Saturday Soup Opera
By Laura J. Bagby
CBN.com Sr. Producer
What’s the worst thing you can do to an active extrovert? Shut him or her up inside the house alone with no one to talk to and make it difficult for that person to participate in physical activity. That’s sure to cause a tailspinning depression.
A couple of weeks ago, that was me.
I was struggling with a sinus infection that had left my body and my mind fragile and listless. Instead of enjoying great outdoor activities and fun with friends on a beautiful weekend, I was spending endless hours on the couch sleeping, reading, praying, watching TV, and trying not to go crazy.
Being sick meant I had to turn down a friend’s invitation to dinner on Friday, skip dance lessons on Saturday, and hang around the house by myself on Saturday night.
Now, if that had been my sister, Melanie, she probably would have sighed with relief and thought how wonderful it was not to have plans and not to feel guilty for sleeping all day. Growing up, she was the one who didn’t mind being sent to her room when punished because she would simply take that alone time and doodle or dream up ideas for future plays.
Not me. When Mom sent me to my room as a misbehaving child, five minutes alone felt like an eternity. I would open the door and ask at least half a dozen times, “Can I come out now, Mom?” Mostly the reply was, “No, not yet.”
That’s exactly how I felt this particular weekend. It was like I was asking God, Can I come out and play? The answer, based on how my body felt, was a resounding, Not yet. You aren’t well enough. I closed the proverbial door time and time again and moaned on the couch.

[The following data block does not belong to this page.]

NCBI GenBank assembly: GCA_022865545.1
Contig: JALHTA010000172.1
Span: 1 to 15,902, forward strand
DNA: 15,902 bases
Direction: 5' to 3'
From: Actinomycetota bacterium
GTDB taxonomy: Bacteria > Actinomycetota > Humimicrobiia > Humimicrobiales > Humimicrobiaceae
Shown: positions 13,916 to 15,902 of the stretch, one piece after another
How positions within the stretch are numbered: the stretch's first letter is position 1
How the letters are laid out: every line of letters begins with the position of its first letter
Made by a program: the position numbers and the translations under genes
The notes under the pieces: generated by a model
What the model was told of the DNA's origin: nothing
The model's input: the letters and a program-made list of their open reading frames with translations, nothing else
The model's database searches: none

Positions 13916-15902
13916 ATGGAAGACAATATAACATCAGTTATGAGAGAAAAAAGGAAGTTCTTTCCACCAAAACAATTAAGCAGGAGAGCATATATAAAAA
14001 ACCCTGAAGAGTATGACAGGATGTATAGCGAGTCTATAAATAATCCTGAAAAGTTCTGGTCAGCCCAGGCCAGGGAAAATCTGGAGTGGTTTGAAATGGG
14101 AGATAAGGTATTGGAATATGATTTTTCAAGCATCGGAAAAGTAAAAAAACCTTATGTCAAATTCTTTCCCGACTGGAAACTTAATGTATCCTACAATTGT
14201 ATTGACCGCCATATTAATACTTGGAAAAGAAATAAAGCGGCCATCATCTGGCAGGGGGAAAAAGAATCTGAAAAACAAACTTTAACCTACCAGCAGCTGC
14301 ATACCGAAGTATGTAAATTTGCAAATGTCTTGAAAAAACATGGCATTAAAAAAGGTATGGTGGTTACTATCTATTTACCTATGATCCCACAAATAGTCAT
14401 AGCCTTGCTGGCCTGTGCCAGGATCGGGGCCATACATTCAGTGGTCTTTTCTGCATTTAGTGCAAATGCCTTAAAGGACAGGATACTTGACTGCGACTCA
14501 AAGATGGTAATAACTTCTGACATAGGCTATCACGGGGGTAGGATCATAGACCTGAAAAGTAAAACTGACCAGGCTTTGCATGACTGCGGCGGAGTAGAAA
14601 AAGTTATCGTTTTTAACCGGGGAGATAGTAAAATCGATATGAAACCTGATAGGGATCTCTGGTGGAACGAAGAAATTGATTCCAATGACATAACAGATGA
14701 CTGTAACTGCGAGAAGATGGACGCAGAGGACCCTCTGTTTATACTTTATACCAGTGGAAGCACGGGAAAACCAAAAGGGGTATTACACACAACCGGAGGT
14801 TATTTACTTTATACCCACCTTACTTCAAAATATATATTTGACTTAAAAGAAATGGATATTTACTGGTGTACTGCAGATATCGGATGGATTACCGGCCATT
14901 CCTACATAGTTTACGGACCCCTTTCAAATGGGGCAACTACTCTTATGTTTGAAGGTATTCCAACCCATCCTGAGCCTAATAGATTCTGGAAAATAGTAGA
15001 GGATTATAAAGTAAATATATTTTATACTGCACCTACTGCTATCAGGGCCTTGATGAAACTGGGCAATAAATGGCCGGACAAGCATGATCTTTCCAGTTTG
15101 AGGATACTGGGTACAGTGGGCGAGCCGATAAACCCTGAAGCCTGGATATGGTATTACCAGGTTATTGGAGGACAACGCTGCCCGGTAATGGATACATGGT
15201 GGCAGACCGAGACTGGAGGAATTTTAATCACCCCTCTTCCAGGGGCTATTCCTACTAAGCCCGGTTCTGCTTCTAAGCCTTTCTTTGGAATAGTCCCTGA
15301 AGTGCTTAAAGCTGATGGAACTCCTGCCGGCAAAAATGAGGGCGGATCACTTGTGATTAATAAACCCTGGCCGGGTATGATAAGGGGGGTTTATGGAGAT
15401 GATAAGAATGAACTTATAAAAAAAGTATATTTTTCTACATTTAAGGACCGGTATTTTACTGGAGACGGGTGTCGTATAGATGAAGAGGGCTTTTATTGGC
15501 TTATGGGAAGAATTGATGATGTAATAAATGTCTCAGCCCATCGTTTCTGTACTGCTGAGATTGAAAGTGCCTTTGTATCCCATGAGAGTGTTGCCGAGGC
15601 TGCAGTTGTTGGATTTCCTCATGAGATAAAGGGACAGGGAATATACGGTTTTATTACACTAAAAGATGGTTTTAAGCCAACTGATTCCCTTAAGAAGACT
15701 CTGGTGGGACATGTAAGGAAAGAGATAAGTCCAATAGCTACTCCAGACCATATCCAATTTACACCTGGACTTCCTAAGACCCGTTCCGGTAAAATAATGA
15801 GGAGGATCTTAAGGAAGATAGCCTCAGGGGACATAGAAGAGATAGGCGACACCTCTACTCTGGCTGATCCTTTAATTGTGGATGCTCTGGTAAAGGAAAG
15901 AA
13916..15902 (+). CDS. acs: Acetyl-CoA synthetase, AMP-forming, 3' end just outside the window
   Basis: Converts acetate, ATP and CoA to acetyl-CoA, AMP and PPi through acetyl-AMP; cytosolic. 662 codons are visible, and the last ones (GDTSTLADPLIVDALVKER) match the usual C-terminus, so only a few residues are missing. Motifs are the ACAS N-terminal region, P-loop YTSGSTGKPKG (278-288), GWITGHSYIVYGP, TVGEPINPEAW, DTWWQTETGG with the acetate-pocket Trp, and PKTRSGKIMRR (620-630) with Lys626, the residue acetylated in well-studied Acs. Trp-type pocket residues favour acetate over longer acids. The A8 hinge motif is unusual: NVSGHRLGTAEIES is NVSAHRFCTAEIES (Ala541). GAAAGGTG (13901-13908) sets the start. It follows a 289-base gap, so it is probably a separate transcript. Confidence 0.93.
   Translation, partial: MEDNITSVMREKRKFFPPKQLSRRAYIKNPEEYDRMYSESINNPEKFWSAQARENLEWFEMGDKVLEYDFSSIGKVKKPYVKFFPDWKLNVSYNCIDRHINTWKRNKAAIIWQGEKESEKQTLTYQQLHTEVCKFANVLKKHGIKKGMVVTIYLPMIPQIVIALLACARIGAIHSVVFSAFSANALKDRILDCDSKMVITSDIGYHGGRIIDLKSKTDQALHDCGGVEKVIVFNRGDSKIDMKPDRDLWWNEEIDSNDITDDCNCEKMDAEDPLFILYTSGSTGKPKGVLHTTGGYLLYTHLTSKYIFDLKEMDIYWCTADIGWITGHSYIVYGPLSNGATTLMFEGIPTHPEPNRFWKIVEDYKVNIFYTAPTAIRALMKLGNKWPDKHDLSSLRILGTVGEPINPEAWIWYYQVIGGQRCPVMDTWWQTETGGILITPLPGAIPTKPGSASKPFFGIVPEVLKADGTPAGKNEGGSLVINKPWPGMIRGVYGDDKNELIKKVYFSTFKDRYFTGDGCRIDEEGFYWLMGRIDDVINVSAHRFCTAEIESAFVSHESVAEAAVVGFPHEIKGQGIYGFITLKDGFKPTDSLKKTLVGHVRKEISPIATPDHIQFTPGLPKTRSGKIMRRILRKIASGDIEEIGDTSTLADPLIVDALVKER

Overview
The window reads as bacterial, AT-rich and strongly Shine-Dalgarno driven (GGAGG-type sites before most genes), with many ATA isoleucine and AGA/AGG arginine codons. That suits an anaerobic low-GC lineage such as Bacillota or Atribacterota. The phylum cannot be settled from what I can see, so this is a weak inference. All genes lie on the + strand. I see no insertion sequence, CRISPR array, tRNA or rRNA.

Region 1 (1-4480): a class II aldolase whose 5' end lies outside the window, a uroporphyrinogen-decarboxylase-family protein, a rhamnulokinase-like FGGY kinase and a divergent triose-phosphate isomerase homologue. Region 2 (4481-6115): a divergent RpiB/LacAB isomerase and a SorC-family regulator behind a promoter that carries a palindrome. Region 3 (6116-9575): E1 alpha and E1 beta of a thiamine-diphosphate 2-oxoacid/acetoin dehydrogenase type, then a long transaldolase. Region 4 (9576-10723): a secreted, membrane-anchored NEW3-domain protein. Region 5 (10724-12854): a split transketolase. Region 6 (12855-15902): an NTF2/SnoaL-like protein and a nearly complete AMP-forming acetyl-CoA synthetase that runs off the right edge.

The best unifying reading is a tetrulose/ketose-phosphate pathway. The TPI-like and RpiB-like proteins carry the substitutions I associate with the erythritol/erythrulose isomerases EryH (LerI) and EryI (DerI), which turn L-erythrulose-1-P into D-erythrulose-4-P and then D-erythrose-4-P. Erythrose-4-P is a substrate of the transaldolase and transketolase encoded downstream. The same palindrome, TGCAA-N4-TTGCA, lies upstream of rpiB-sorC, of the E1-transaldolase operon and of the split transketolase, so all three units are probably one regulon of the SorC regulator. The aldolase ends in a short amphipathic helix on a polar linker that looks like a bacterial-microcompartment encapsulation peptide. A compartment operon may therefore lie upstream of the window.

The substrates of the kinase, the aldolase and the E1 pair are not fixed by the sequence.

By Saturday afternoon, I was feeling pretty sorry for myself, so I took myself and my book outside to soak up some rays and try to get over the cough I was developing. The beauty of the day brightened my mood, and despite the fact that I still felt like a prisoner to the house grounds, at least it was a different environment and I could watch the cars go by.
Yet a part of me still felt forgotten, uncared for. Frankly, I was lonely. I needed a tangible demonstration of God’s love—and soon.
Amazingly, one of my good friends, Heather, stopped by the house later that afternoon. I hadn’t asked her to come by. Neither had I prayed that someone would show up. In fact, I had assumed she would be at dance class without me. And yet, here Heather was in my kitchen with two movies and some hot chicken noodle soup for me. What a pleasure to be remembered! My mood instantly lightened.
It is days like this when I remember that God loves me. I have not been forsaken. I have not been forgotten. The God who knows every grain of sand on the beach, every star in the universe, every hair on my head notices when I am in need and He cares.
Sometimes it just takes a human angel to send the message.
"Which of you, if his son asks for bread, will give him a stone? Or if he asks for a fish, will give him a snake? If you, then, though you are evil, know how to give good gifts to your children, how much more will your Father in heaven give good gifts to those who ask him! (Matthew 7:9-11, NIV).
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